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I started out with doing this, but then I switched the OneToOne relationship between Student and UserProfile to Student and User because the Django admin wouldn't recognize the username/email of the UserProfile objects, since those were stored in User rather than UserProfile. When adding a new Businesses, the OneToOne relationship dropdown would simply list UserProfile Object over and over again until I changed it to User, when it started listing usernames. I'm worried about stuff like that happening in other areas. Do you know how to deal with that? –  jdotjdot Oct 17 '12 at 4:22
Yes, UserProfile links to User, which django uses to represent an user. To mask your dropdown problem, add __unicode__() method in UserProfile to return self.user.username. This is show username in dropdown, however will still link to UserProfile. –  Rohan Oct 17 '12 at 4:27
Thank you, that last bit was genius. I'm going to leave the question open for a few days to see what other responses I get, but you've been incredibly helpful. –  jdotjdot Oct 17 '12 at 4:32

I hope I understood your problem... maybe this can work? You create a abstract CommonInfo class that is inherited in into the different Sub-classes (student and businesses)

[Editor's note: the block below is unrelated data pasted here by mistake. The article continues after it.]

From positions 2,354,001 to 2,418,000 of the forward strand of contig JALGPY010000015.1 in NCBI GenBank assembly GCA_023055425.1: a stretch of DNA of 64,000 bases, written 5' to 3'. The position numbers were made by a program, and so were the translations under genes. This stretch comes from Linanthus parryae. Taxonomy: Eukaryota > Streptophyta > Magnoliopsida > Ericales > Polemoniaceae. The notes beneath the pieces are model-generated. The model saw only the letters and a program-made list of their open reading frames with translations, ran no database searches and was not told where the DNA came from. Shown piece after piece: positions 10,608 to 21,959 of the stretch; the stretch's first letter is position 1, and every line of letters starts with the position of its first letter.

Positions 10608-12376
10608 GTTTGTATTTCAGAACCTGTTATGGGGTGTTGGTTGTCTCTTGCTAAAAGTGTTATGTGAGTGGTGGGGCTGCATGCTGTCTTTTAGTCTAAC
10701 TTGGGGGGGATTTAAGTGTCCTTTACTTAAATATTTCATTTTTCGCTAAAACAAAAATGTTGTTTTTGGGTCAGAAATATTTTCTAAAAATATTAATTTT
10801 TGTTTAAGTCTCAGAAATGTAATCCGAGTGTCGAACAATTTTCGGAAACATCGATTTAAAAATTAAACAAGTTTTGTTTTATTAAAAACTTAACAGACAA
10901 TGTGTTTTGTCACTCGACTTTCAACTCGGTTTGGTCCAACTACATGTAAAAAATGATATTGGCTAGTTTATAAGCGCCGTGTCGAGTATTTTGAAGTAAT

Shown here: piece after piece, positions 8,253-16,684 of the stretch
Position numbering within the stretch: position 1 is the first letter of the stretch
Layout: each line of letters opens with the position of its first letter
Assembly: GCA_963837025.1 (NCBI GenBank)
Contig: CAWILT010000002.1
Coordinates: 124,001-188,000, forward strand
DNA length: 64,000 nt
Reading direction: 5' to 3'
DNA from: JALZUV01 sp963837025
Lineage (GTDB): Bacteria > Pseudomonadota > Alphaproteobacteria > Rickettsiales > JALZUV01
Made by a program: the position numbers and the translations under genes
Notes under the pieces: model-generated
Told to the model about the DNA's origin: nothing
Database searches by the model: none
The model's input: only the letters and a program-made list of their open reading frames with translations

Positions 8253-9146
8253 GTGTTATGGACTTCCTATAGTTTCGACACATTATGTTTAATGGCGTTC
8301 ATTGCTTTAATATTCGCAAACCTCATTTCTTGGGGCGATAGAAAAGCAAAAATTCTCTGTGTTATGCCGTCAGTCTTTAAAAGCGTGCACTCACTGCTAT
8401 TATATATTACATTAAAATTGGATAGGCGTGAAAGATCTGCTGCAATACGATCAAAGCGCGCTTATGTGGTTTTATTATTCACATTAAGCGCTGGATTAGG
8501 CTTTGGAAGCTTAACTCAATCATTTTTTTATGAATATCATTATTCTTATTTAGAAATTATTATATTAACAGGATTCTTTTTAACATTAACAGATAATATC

class CommonUser(models.Model):      
    user = models.OneToOne(User)
    <any other common fields>

    class Meta:
        abstract = True

class Student(CommonUser):

class Business(CommonUser):

In this case the models will be created in the DB with the base class fields in each table. Thus when you are working with Students you run a

students = Students.objects.get.all() 

to get all your students including the common information.

Then for each student you do:

for student in students:
    print student.user.username

The same goes for Business objects.

To get the student using a user:

student = Student.objects.get(user=id)

The username will be unique thus when creating a new Student or Business it will raise an exception if an existing username is being saved.

Forgot to add the link